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Photographers You Should Know: George W. Ackerman

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Information for this article came from the U.S. Archives
George W. Ackerman was one of the many U.S. government-employed photographers who made images during the Great Depression. Ackerman started with the Bureau of Plant Industry for an annual salary of $900.

Unlike his peers, Ackerman’s photographs often depicted farmers utilizing modern farm machinery and the modern advances that had come to the U.S. agriculture community. He traveled the nation, documenting how farmers labored. Many of his peers during the Depression often focused on the poverty and difficult conditions many rural people faced, yet Ackerman showed hope in his images by focusing on the positive things that were happening in rural America.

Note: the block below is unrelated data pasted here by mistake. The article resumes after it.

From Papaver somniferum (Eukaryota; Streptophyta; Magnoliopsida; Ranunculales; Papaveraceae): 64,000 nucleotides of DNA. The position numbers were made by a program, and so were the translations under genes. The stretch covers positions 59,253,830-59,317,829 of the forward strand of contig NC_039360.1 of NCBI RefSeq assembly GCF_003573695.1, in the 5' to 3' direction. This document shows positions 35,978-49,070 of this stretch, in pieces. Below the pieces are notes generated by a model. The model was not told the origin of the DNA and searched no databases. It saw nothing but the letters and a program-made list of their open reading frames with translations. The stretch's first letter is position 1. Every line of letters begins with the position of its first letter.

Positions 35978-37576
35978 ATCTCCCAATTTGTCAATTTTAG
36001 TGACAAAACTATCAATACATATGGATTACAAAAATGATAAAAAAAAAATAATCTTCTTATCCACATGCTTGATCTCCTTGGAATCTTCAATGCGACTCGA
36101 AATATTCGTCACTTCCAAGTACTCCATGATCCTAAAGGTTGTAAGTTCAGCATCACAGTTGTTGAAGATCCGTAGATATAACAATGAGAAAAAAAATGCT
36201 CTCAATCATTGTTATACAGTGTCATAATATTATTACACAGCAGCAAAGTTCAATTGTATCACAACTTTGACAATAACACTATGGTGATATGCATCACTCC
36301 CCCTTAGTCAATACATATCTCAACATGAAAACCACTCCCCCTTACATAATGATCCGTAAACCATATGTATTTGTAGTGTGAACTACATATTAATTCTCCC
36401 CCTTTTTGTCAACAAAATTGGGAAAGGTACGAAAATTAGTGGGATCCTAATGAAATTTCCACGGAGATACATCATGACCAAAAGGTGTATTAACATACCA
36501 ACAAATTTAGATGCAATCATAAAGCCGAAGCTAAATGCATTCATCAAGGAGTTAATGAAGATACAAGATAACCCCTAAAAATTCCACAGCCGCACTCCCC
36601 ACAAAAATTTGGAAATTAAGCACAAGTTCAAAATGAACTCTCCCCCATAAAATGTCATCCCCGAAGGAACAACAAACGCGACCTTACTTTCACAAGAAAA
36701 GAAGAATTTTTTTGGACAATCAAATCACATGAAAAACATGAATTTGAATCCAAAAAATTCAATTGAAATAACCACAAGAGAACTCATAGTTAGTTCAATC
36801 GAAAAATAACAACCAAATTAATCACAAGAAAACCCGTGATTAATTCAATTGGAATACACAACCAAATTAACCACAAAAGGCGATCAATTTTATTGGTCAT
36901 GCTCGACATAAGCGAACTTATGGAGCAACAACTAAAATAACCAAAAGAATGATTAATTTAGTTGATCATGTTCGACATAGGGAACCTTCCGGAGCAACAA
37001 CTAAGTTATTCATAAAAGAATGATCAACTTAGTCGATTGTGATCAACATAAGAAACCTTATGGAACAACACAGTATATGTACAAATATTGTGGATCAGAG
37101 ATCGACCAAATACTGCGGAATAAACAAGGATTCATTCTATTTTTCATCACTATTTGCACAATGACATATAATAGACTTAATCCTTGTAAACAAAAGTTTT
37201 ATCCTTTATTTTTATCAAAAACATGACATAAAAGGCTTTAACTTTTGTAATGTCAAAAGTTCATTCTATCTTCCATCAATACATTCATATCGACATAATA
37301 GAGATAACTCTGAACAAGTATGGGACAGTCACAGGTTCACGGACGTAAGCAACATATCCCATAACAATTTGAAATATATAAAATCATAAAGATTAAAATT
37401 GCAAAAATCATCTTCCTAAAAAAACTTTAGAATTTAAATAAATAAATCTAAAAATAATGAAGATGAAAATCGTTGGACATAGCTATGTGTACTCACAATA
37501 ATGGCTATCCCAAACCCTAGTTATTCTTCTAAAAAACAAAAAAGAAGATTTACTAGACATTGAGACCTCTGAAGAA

'Farm Family Listening to Their Radio.' (Photo Credit: George W. Ackerman, August 15, 1930 National Archives and Records Administration, Records of the Extension Service)

'Farm Family Listening to Their Radio.' (Photo Credit: George W. Ackerman, August 15, 1930 National Archives and Records Administration, Records of the Extension Service)

Ackerman said he tried “to paint the rural scene as I saw it, modern and up-to-date in many respects.”

During his tenure in federal service, Ackerman made an estimated 50,000 photographs during his 40-year career with the U.S. Department of Agriculture, many of which appeared in private and government agriculture publications. Often, those images were not credited to him.

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